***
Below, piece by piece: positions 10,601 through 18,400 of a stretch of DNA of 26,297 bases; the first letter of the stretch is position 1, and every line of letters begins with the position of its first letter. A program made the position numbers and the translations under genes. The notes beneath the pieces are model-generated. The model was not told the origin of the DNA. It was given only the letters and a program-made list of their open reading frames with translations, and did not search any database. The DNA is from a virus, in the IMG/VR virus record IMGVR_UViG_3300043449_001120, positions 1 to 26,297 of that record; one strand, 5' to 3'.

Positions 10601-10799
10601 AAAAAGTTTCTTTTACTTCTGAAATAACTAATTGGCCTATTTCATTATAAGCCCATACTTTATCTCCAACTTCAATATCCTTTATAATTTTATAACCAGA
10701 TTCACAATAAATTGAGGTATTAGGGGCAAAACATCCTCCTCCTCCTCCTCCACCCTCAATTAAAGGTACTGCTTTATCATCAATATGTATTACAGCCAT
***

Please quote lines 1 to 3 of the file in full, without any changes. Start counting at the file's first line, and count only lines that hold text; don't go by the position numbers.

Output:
Below, piece by piece: positions 10,601 through 18,400 of a stretch of DNA of 26,297 bases; the first letter of the stretch is position 1, and every line of letters begins with the position of its first letter. A program made the position numbers and the translations under genes. The notes beneath the pieces are model-generated. The model was not told the origin of the DNA. It was given only the letters and a program-made list of their open reading frames with translations, and did not search any database. The DNA is from a virus, in the IMG/VR virus record IMGVR_UViG_3300043449_001120, positions 1 to 26,297 of that record; one strand, 5' to 3'.

Positions 10601-10799
10601 AAAAAGTTTCTTTTACTTCTGAAATAACTAATTGGCCTATTTCATTATAAGCCCATACTTTATCTCCAACTTCAATATCCTTTATAATTTTATAACCAGA